All right, this one isn’t really up to the comics industry, but it needs to be repeated; let’s get a solo female hero on the big screen.
What is the rush? Other than Wonder Woman, what female character are people clamoring to see a movie about? It makes more sense for Disney and Warner Brothers to bank of their most popular characters rather than play politics. Why? Doing so gives them a built in fan base.
About Wonder Woman:
And DC? Just make a goddamn Wonder Woman movie already. Sweet Hera, what the hell, guys? Marvel doesn’t have a female hero equivalent to Wonder Woman, but I’m willing to bet if DC gave Marvel the rights they’d have made two Wonder Woman pictures by now.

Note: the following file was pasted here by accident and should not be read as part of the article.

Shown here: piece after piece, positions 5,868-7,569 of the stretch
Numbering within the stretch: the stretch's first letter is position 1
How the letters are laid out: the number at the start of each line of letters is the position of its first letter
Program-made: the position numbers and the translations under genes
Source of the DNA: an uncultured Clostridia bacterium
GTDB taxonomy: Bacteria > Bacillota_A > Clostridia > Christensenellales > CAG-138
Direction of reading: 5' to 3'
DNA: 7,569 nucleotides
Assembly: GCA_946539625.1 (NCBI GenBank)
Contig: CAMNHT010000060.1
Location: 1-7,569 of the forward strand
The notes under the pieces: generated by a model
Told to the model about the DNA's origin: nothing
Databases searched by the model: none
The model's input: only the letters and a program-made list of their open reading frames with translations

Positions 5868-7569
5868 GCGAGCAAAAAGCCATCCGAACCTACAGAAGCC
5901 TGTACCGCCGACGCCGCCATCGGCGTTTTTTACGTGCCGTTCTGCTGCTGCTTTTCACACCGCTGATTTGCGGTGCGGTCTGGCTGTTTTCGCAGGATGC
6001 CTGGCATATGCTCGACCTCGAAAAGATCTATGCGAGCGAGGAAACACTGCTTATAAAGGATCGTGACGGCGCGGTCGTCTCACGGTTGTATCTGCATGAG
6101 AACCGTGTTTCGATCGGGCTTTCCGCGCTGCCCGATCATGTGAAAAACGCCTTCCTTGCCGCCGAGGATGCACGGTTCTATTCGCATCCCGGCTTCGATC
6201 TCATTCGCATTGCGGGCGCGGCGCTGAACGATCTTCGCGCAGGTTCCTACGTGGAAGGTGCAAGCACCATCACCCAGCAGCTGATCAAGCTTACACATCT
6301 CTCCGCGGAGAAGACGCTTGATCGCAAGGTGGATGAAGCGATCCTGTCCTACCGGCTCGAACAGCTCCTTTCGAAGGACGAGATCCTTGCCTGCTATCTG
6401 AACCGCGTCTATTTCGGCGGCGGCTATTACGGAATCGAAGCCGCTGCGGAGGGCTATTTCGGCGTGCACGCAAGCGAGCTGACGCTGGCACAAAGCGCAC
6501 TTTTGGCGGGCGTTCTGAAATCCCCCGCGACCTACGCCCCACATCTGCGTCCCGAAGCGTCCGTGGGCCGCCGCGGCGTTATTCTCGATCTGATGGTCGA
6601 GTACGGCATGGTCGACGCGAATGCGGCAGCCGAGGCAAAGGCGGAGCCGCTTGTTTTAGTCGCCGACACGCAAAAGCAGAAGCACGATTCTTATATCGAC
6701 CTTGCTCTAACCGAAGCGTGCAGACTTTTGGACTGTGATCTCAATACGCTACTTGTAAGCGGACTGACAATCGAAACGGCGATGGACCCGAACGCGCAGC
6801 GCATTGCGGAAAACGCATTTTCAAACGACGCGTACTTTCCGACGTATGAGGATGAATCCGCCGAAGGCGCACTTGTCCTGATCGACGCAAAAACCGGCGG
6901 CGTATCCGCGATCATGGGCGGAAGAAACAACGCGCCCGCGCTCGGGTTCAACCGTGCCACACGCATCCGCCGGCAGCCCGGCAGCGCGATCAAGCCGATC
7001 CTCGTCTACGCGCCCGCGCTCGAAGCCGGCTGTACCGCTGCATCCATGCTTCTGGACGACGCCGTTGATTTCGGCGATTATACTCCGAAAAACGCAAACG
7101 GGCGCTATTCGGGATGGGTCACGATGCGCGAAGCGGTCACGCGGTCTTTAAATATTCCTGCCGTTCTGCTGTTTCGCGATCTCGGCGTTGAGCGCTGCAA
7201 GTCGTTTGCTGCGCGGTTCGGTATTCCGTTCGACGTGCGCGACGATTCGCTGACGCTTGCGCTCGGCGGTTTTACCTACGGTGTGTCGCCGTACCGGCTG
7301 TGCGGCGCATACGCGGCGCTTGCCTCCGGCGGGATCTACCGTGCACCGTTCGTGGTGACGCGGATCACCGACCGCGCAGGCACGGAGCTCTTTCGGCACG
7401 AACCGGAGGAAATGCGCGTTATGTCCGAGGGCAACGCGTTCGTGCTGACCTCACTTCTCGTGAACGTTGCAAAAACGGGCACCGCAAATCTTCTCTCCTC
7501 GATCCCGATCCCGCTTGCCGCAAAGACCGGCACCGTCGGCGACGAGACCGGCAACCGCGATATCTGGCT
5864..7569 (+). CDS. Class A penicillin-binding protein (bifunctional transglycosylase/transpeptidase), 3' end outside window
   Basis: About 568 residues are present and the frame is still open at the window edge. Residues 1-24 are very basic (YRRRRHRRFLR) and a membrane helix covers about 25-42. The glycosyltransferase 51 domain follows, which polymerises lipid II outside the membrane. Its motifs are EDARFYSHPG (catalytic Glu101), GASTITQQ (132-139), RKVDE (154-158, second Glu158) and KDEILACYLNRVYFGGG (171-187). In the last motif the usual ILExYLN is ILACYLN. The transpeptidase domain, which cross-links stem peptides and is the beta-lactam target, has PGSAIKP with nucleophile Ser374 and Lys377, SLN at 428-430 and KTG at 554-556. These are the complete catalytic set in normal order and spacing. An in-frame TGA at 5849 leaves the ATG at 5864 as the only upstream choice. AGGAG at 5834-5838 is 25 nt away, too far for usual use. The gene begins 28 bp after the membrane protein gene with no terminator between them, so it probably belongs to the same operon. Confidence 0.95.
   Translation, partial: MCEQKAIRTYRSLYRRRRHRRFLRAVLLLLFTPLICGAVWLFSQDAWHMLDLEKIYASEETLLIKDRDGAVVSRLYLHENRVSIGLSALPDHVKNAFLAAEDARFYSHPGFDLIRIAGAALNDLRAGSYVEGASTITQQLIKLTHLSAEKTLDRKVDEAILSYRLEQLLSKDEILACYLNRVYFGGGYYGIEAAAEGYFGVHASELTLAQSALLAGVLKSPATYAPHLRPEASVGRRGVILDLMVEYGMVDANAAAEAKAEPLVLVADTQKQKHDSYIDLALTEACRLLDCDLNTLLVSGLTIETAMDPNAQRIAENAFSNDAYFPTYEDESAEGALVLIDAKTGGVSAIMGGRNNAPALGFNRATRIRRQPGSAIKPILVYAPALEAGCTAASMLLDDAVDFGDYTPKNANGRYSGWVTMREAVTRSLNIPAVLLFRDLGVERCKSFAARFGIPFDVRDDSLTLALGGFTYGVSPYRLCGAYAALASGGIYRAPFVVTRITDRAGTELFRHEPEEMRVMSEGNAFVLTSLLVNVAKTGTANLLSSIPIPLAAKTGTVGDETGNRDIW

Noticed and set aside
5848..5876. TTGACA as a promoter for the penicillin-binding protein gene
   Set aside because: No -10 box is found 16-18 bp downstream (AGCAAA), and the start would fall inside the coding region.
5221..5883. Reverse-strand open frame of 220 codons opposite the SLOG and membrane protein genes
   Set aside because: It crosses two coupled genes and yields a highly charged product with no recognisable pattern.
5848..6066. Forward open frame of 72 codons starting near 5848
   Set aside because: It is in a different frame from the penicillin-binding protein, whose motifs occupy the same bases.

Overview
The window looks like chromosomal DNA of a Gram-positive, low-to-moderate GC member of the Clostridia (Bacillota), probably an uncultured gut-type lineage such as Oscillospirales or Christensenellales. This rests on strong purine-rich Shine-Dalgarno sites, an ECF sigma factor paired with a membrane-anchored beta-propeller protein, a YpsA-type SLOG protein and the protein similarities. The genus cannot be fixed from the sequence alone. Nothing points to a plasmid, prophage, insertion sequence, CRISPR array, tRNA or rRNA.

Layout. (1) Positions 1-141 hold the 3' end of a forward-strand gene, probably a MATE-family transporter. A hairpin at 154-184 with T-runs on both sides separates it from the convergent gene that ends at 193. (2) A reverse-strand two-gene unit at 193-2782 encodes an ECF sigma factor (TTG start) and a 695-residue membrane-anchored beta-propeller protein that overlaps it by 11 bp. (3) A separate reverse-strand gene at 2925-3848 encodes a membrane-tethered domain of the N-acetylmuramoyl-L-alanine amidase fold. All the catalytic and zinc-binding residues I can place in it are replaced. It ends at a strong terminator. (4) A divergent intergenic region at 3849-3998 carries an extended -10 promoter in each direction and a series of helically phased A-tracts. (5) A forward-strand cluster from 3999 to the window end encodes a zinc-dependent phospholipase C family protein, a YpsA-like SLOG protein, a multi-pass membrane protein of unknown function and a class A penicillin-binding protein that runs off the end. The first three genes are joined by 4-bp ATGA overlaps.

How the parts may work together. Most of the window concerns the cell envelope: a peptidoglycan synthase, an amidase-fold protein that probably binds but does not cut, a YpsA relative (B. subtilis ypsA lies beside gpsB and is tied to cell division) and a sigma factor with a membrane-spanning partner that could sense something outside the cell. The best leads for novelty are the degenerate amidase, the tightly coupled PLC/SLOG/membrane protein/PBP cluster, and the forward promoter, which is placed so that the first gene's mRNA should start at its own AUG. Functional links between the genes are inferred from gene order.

And they would both suck. The reason Warner Brothers is taking so long to make a Wonder Woman film is because the character is fairly difficult to work with. She has no interesting rogues gallery, has a boring origin story, and outside of the WWII and bondage elements, she has little to offer story-wise. Wonder Woman’s call to greatness is solely that she is the first well-known superheroine. Unless Warner adds in some of Brian Azzarello’s changes or changes her origin story, it will be a pretty dull movie about a perfect feminist woman beating the crap out of some men, like a movie version of the TV version of Buffy the Vampire Slayer.
Speaking of beating up men:
Let’s bring Scarlet Witch back to life and have her say, “No more straight white men”. We can keep all the ones we already have, but at this point straight white men are so over-represented in superhero comics that we literally do not need any more. Not one. Not a single, solitary one.